Another successful dig season at Tall al=’Umayri has come and gone. Land ownership troubles didn’t stop us from getting some questions answered and some squares completely documented. It’s hard to think about how this may have been our last season at ‘Umayri, but at least, it was a good one.
Going forward, I can only hope we find a way to continue our excavations at ‘Umaryi. The site has been under excavation since 1984 (just like me!), and it would be a shame to see the excavations closed when there’s still so many questions to be answered, so many squares to be excavated, and so much history left to find. Continue reading Umayri 2016
Since I can’t be everywhere and shouldn’t be the only one having fun photographing life with the Tall al-‘Umayri crew, I hold a seasonal photo contest with ice cream as the prize!
Participants can compete in four categories: archaeological, camp life, portraits, and landscapes. Since everyone submitted such amazing photos this year, we were able to treat all the contestants to ice cream! If you want to see the winners & runners up, head to the official ‘Umayri weekly reports to check them out!
When I started doing archaeological photography, I didn’t have much to go on. There weren’t many articles online at the time, so when it came time to build my equipment, I opted to buy what I knew I’d need for portrait photography and hope for the best.
It worked out, since most of what I do is portrait and art photography relies on what I ended up selecting, but there were some things that turned out to be more useful than others. So if you’d like to know what I haul halfway around the world to get quality artifact photographs, read on! Continue reading The Archaeological Photographer’s Equipment List
As an archaeologist, sometimes I can’t help musing about what items we use today will become artifacts that future archaeologists uncover. The artifacts we find when we dig up ancient sites largely fall into four categories: stone, bone, metal, and ceramic. The ceramic pieces are very rarely intact, with various vessels breaking into chunks under the pressure soil, seasons, and the long passage of time. We call these chunks “sherds” and we find tonnes of them.
But being archaeological artifacts, they stay hidden behind the scenes, analyzed by archaeologists and left out of the public eye unless they can be refitted into a near-complete vessel. The cracked and reformed pieces seen in museums are extraordinarily rare, and the orphaned sherds are extraordinarily common. Continue reading The Making of Artifacts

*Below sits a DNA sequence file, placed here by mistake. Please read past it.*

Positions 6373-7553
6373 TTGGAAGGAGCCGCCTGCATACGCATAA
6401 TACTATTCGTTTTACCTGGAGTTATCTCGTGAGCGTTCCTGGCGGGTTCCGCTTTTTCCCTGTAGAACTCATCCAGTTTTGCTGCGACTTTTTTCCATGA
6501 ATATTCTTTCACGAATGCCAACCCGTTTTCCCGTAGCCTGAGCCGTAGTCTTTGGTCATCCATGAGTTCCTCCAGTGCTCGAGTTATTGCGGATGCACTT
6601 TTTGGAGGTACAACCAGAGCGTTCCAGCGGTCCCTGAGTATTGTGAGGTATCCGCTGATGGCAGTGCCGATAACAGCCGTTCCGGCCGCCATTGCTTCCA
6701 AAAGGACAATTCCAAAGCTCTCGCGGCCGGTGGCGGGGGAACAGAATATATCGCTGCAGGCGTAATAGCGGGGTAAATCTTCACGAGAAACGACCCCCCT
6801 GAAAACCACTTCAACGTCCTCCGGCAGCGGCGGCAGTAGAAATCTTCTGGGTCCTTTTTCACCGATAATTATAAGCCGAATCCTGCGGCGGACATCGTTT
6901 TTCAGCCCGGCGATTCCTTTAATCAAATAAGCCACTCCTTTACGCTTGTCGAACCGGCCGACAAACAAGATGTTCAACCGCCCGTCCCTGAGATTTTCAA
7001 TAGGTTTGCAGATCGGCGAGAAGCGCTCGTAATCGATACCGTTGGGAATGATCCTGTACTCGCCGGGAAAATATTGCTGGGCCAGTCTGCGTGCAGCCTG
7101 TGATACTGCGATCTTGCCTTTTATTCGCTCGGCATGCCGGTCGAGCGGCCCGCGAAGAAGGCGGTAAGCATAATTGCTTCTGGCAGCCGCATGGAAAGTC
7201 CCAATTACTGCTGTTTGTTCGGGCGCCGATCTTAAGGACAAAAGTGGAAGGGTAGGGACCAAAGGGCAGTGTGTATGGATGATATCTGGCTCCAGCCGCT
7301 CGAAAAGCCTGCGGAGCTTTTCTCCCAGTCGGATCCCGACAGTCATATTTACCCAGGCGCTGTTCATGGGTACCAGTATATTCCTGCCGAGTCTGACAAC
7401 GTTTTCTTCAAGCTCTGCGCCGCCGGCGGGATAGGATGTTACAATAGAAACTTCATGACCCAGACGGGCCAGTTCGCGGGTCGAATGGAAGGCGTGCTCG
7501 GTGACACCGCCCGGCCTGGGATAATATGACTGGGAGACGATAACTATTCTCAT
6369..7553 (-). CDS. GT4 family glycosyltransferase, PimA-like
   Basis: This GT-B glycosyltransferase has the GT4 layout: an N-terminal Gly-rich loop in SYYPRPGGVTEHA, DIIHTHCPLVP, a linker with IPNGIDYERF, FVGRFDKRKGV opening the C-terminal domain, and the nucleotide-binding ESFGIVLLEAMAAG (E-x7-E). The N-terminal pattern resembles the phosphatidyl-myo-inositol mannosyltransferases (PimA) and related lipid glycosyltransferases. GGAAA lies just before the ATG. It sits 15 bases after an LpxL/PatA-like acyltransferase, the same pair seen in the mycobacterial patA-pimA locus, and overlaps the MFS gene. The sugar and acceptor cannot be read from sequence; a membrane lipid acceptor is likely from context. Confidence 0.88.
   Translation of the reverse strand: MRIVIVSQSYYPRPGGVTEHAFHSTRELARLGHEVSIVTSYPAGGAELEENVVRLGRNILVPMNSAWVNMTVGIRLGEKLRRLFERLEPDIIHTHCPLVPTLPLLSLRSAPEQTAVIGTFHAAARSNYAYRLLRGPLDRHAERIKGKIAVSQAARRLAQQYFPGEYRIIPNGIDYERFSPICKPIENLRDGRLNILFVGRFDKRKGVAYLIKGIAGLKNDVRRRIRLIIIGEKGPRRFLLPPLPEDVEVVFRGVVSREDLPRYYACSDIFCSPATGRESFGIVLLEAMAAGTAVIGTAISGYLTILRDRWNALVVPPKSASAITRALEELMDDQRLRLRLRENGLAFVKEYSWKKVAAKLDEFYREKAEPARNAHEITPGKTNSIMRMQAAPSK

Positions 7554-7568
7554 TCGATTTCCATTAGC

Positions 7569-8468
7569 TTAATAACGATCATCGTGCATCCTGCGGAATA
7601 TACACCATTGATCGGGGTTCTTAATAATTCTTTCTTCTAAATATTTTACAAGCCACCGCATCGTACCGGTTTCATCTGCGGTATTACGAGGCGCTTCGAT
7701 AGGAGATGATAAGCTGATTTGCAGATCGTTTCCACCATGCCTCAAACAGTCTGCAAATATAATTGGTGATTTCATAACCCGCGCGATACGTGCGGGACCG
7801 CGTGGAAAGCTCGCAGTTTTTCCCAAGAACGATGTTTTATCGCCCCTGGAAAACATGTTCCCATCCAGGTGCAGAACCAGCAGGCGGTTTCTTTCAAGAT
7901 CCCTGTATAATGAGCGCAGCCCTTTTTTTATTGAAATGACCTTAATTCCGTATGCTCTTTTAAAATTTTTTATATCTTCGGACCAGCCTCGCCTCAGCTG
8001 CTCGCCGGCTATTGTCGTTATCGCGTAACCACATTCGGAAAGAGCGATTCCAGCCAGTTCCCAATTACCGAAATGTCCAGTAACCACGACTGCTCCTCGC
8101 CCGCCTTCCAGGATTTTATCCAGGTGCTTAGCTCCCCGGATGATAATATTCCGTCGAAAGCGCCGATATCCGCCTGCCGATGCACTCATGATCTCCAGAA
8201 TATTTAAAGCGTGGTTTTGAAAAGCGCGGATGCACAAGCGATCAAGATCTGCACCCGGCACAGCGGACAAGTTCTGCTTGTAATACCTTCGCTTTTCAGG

Archaeological sites are precious things. They lie safe underground forgotten for generations until some intrepid archaeologists come and carefully expose them. As an archaeologist myself, I’ve often wondered why we do this, especially given some of the consequences.
As you might recall, last year I hiked out to Lille, Alberta with my boyfriend and a friend of mine (the former has worked at ‘Umayri in 2012, the latter is a trained archaeologist). We marvelled at the beauty of the site, decayed, but still shining in its own right. It had been a long day of hiking to try to find Lille in the first place. The directions I found on other websites were vague. We had been determined to find it, though, and eventually did stumble upon the stone foundations and abandoned coke ovens that personify Lille. Continue reading ‘Umayri 2014: Photography & Conservation
Every two years, I pack my cameras, lenses, and some studio equipment and make my way to Jordan for the summer. It isn’t for a vacation though, it’s for a solid 1.5 months of archaeological photography while I work for the Madaba Plains Project’s ‘Umayri site.
My relationship with ‘Umayri began in 2006 when I worked on the dig as part of my archaeology degree. I’ve always had an interest in the Middle East, and couldn’t resist the opportunity to dig through a (mostly) Bronze & Iron Age site. Continue reading ‘Umayri 2014: Structure from Motion
In my mail this morning, I found a lovely magazine article about the new Center for Near Eastern Archaeology at La Sierra University in Riverside, California. Central to the operations of this new facility is Tall ‘Umayri – the dig site I photograph artifacts & activities for every two years.
For those who were following our progress on Facebook during the 2012 season, you might notice a familiar photograph in the article – one I took of our whole group on top of Umayri’s reconstructed four-room house. Continue reading Madaba Plains Project featured in La Sierra University Magazine
Next Wednesday, I’ll be delivering a talk on archaeological photography in the Archaeology Department at the University of Calgary as part of their Noon Hour Lecture series. For more information, check out the poster above.